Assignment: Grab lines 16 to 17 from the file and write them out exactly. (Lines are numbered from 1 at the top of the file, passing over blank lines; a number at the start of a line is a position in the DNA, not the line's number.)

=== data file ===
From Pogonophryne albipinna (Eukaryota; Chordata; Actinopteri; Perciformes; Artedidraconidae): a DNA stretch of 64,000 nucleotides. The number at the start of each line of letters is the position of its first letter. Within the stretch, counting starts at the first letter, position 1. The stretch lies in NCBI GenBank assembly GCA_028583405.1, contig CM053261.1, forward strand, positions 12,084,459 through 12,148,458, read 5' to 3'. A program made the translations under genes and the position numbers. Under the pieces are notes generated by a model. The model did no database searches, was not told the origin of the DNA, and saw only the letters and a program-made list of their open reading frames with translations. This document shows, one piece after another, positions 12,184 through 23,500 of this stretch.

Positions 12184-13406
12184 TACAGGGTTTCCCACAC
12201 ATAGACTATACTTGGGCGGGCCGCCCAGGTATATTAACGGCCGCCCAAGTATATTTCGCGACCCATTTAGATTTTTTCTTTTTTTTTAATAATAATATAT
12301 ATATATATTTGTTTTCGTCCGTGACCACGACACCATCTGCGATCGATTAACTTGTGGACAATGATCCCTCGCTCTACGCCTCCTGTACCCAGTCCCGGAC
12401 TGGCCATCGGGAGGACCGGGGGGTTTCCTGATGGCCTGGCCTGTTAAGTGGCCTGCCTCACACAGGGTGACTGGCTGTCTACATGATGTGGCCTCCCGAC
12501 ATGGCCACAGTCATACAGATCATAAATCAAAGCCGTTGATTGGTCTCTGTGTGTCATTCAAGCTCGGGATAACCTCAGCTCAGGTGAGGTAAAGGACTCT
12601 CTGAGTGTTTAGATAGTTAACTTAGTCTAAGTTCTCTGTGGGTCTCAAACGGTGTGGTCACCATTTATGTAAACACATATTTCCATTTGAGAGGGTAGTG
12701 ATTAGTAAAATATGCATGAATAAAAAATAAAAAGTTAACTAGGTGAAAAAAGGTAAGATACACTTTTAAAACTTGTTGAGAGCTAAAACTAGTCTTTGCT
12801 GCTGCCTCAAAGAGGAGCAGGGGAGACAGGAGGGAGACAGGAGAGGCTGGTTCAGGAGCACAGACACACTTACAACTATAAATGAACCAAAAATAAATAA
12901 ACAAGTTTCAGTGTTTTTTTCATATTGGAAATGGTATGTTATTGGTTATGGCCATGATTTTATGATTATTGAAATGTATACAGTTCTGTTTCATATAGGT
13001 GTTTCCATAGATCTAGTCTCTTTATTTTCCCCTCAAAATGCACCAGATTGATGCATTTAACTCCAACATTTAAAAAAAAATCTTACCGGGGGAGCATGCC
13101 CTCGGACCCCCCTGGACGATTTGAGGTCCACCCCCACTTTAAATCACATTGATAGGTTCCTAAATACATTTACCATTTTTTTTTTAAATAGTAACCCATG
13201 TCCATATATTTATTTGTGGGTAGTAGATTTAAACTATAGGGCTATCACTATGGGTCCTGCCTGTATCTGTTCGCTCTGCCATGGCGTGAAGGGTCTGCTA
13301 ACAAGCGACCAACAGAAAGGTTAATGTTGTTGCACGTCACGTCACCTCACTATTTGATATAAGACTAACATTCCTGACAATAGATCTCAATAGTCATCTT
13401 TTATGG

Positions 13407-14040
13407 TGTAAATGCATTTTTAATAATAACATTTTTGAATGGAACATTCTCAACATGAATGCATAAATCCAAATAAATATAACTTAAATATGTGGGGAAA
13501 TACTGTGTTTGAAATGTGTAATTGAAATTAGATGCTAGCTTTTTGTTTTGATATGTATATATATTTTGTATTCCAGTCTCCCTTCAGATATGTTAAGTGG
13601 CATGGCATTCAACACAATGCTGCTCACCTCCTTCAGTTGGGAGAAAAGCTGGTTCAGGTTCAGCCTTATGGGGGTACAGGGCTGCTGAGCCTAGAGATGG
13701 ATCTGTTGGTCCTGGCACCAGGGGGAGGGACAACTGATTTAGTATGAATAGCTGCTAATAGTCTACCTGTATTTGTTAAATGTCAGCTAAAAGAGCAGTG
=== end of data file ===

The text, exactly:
13401 TTATGG

Positions 13407-14040